Challenge: To create an illustration style
Illustration has become a core component to help create an identity that is both unique and glorious in its appearance. Introducing illustration into your brands blood, allows the design team to break the doors of perception and travel into an area that was once only inhabited by the surrealists of years gone by. Ok, enough of the regurgitated artistic spiel ;)
Over the last year, we’ve been exploring various illustration styles that we feel match our core brand identity. It has been a long and rocky road at times. We’ve fleshed out many different styles, but after an arduous process, we’ve finalised our illustration style.
We’ve explored various styles that at the time felt like we were moving in the right direction, only to realise that it just wasn’t the right fit for us. Finding the right style is never an easy process. A lot of different attributes need to align. It’s almost like finding your one true love. You have to find the one that fits. And how do you know you’ve found the one? You just do. It just feels right, it just feels visceral.
We use illustrations across our platform and marketing material to bring our product to life. The illustrations are used to enforce our brands personality, and to educate our users without overpowering them with too much content.
Our style is unique to Qstream. It’s friendly and fun but corporate enough to show we’re serious about what we do. We have developed a style that is recognisable and by using a visual hierarchy of styles, it allows us to use a broad range of different styles but still remain consistent.
We use our illustration style to inject personality. From powerpoint presentations, to user onboarding, our illustration style is used to show who we are and what we’re about. We think carefully about the metaphors we use for our illustration sets. That tied with our style of quite abstract shapes and colour usage sets us apart from the rest. There is a fine line between coming across too playful so we need to be careful about how we approach the technique when creating our illustrations.
By developing 3 different types of consistent iconography/illustration styles, it allows us to have a responsive style depending on it’s use case. For instance, on a small bullet point list, we’d use our smallest style, but for a large scene illustration we’d use our main illustration style. Therefore we can offer a range of choices but still remain consistent. You can see an overview of the styles available here.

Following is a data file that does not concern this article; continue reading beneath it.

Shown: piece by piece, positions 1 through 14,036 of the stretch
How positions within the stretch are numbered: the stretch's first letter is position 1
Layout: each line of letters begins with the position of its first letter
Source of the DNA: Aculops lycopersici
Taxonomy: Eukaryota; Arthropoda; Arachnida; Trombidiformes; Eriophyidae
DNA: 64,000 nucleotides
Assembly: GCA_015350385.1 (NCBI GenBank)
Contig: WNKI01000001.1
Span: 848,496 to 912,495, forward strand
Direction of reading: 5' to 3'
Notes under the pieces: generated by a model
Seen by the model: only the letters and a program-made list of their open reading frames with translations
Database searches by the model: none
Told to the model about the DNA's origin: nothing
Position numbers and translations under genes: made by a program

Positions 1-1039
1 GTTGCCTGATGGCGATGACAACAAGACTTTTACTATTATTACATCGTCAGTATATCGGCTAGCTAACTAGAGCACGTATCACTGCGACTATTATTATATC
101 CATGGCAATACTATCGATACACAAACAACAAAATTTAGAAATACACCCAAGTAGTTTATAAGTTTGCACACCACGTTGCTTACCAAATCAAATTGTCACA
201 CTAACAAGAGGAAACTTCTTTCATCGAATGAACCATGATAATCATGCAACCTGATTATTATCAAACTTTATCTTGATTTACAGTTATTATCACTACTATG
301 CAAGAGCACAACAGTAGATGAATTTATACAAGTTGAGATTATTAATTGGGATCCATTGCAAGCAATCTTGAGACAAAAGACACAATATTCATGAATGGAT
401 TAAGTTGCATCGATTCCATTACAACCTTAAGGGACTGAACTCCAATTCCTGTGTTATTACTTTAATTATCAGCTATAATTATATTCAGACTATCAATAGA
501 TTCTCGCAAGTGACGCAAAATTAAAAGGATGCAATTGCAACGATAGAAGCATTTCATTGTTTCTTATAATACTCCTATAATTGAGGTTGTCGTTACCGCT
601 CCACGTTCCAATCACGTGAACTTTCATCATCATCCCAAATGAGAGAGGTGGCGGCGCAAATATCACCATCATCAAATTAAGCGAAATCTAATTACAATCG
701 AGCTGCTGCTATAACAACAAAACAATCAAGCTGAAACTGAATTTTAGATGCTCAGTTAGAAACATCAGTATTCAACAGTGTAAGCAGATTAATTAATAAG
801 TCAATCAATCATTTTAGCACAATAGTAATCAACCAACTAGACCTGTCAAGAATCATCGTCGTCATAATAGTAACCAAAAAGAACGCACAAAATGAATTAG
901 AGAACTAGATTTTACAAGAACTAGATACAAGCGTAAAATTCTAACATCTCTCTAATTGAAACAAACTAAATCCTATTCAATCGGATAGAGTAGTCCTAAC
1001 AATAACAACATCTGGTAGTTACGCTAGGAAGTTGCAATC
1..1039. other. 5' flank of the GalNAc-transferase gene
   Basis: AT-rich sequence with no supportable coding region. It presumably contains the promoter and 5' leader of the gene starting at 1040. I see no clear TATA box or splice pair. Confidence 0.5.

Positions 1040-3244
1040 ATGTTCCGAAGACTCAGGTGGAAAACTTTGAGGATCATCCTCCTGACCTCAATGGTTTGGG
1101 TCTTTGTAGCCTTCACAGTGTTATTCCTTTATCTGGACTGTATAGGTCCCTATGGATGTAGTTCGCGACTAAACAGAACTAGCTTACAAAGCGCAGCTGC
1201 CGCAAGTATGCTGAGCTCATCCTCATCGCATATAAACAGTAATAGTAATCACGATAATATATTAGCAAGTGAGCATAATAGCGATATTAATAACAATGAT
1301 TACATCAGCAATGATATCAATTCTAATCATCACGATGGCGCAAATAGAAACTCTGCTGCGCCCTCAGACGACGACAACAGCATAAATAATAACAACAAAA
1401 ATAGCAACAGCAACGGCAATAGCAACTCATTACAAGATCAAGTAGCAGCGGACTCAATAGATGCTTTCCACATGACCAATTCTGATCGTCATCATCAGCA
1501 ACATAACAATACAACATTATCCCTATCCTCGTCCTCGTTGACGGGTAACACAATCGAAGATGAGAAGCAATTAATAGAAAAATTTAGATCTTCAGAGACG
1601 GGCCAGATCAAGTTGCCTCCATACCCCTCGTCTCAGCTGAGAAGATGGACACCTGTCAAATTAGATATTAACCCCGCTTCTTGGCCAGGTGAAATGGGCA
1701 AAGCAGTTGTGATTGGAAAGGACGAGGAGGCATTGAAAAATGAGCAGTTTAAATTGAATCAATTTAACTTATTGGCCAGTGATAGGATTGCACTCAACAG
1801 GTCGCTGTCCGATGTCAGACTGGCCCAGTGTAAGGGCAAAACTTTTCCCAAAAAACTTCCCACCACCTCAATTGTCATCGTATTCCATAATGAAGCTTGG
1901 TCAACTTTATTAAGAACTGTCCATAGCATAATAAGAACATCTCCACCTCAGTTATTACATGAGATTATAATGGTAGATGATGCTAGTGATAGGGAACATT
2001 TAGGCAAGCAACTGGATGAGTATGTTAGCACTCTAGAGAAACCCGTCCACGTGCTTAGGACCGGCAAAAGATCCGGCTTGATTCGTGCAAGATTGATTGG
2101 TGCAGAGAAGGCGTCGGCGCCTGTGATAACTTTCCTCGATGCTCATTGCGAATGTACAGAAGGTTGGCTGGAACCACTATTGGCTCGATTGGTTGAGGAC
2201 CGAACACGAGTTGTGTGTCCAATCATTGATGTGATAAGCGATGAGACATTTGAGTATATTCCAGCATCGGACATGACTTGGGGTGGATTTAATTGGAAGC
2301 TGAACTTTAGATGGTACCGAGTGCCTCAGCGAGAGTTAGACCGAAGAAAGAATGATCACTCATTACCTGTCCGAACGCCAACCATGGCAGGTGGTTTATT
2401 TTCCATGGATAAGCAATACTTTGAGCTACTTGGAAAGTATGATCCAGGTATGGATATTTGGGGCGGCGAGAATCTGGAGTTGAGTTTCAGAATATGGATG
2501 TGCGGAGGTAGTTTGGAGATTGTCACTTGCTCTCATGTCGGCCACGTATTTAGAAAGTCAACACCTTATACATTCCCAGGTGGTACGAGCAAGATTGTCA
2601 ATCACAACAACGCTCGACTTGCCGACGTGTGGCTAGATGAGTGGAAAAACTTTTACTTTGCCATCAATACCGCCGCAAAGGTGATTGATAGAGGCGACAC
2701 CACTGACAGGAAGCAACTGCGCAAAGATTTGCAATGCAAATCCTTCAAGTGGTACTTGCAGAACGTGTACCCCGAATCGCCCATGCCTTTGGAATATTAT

We have a simple colour palette. We use our core colour palette to push our brand identity as much as possible. It helps use reinforce our primary colour set. But we bring a twist to our style by allowing these colours to overlap giving us some more diversity to play with.
They are used to showcase specific features or to help educate the user in times of confusion or lifelessness. They’re straightforward and generally to the point but the level of detail in each is enough to introduce depth and allow us to tell a story. We try not to complicate the metaphor though as we feel that is counterproductive.
Large icons are used to draw the eye to specific areas of interest on the feature. They are not used to explain, or to divulge too much information. More so to highlight a certain component. They are always straightforward and never overcomplicated.
Small icons are nothing more than glorified glyph icons. They are used for lists, or for highlighting areas, but are not to be of a considerable size that they would be too noticeable. Simplicity is key.
This style generally doesn’t get used a great deal. It’s basically an expanded version of our illustration style, but we try to introduce another layer of detail to allow us to inject more information. Our style should never be disrupted by overuse of elements or detail. Getting the right about of detail is key.
How do we see it developing
Brands develop, so I’d like to imagine our illustration style will develop alongside it. The style is still in its infancy. We’re still trying to find it’s vulnerabilities and limitations. As we expand, and the core illustration set expands, I expect it to deviate. I have no doubt that random and off the wall requests will come in from different areas of the business. It will be up to us as a design team to protect the consistency as a whole, to deflect anything that we feel may harm the overall style. Not an easy task, but nothing is when you’re trying to keep design consistency at business level.